Reassemble and fire a round in a old wood block to function test, from experence night hunting id used a prick punch to witness mark both front and rear sights, Id make cold chisel two light thin marks for front sight so a guick check with flashlight confirmed is in its place.
rear sight ran couple wraps electrical tape round rear sight elevator to keep the stamped metal elevator in place, also a punch mark next to rear sight fwd point to quick check windage was still where it was set on sighting in.
the mag tube needs cleaning once a couple years, clean old lube scum from the inside mag tube body and the mag follower, check follower moves freely i usedbthe brazeing rod for this, any kinks can be removed with the right size steel rod with a bullet tip, i useally would sligtly bow the inner mag tube so it wouldnt fall out when you didnt need to when in marsh and reloading.
cleaning box contents
Yes q-tips are must have also tooth picks and brass wire with diffrent points and edges with slight bends 'think art stylus' to scrape grime oil and spent powder out the extractor groove, the edge the receiver round the barrel breech, burnt powder collects there, (you dont want a sharp steel dental pick as it scratches steel and alum).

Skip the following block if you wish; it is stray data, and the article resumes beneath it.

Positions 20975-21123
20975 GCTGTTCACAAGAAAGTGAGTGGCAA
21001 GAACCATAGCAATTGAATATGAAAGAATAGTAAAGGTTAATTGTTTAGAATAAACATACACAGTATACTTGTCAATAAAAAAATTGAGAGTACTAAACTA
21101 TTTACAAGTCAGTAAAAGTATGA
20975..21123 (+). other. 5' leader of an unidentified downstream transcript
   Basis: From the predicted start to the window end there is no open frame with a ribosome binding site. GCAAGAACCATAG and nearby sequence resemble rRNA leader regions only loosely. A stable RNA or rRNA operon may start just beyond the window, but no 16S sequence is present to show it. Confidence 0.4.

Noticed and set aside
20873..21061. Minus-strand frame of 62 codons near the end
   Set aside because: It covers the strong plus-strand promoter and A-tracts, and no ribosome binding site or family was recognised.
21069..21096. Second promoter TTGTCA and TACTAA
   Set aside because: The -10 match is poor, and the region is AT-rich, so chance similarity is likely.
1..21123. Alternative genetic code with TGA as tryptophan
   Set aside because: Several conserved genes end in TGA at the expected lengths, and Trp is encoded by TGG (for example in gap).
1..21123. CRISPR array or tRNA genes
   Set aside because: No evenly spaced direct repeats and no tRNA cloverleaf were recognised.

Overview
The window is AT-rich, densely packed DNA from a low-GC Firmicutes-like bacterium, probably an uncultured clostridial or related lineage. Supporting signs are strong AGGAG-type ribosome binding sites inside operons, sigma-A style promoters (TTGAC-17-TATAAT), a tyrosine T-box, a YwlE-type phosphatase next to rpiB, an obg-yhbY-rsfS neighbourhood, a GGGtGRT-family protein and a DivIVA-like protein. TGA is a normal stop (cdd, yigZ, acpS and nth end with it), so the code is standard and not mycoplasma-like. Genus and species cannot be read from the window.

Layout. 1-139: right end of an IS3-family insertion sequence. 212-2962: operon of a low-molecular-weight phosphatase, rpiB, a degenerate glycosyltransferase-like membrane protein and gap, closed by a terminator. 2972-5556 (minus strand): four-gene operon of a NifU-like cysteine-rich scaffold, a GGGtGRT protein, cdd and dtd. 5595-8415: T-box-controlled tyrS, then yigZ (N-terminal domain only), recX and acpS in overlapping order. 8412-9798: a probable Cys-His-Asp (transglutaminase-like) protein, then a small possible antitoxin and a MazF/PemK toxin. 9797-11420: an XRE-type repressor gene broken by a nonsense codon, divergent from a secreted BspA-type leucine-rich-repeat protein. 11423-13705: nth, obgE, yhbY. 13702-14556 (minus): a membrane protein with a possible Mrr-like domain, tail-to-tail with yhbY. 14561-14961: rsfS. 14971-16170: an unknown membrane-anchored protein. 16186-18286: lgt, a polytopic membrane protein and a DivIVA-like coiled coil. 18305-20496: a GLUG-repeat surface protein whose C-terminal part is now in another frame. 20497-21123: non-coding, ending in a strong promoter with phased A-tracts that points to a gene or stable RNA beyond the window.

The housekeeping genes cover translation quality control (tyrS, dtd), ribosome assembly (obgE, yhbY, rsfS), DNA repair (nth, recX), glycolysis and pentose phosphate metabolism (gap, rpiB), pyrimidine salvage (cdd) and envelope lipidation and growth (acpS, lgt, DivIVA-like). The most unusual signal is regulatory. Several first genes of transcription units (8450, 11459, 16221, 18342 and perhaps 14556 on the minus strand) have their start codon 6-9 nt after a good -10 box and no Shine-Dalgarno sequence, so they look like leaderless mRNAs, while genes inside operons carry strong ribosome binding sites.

i keep 2 shop floor oil sorbent pads, work over the bench, keep some fine steel wool, 2 grades of scothbrite pads you can cut to size for scrubbing the tough buildup spots.
scothbright works great to clean powder scum from the inner mag tube.
its a pain to pull dissemble the inner mag with its spring and follower (pinned end plug) its driven in from one direction and is a interferance fit be sure not to overdo the reinstallation of pin by over driving or putting it in wrong way the hole has 2 diffrent sizes (not a taper reamed hole)